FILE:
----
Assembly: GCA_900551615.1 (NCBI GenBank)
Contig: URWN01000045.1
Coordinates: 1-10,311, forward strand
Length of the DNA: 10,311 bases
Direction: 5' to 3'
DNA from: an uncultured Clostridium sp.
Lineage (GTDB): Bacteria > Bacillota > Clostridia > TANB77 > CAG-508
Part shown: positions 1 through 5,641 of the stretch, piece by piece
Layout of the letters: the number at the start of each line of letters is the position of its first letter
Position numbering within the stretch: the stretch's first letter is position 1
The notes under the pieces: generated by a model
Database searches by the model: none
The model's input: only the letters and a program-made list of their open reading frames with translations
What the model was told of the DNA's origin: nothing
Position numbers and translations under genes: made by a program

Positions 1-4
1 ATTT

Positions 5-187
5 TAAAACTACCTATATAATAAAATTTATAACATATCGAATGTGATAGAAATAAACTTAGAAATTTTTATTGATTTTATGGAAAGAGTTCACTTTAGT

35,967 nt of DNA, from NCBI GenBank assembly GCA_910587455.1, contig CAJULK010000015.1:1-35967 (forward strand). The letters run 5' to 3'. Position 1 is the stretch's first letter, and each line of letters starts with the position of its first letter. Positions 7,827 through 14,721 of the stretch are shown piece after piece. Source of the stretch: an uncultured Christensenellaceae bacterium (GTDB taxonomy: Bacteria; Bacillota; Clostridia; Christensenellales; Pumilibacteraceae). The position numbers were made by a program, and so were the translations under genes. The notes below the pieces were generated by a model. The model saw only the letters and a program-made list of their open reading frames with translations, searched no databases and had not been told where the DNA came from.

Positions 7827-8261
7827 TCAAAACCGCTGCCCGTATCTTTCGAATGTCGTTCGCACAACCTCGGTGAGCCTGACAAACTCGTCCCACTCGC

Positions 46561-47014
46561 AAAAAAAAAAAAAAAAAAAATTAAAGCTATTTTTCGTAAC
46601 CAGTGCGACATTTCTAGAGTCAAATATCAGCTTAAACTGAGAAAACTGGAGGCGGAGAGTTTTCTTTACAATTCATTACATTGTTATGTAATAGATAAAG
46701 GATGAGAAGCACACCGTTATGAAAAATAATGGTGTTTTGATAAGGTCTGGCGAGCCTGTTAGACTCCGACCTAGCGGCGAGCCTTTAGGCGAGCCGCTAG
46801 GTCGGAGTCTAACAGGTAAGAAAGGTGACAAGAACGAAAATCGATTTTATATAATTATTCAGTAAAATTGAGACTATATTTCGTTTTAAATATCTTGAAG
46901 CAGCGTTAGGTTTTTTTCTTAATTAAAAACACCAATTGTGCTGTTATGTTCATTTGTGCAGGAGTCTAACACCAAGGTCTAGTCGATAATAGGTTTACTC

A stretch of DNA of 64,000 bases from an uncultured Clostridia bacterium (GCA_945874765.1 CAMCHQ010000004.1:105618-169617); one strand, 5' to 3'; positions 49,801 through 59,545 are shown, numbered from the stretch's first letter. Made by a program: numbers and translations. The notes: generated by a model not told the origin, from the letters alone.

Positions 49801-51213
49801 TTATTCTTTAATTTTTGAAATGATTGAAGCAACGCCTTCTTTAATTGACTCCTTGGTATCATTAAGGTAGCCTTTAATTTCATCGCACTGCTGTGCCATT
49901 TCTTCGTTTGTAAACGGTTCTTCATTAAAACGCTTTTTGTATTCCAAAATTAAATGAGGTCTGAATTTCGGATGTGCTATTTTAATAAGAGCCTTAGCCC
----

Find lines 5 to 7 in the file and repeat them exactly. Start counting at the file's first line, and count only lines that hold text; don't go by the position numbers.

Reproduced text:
Direction: 5' to 3'
DNA from: an uncultured Clostridium sp.
Lineage (GTDB): Bacteria > Bacillota > Clostridia > TANB77 > CAG-508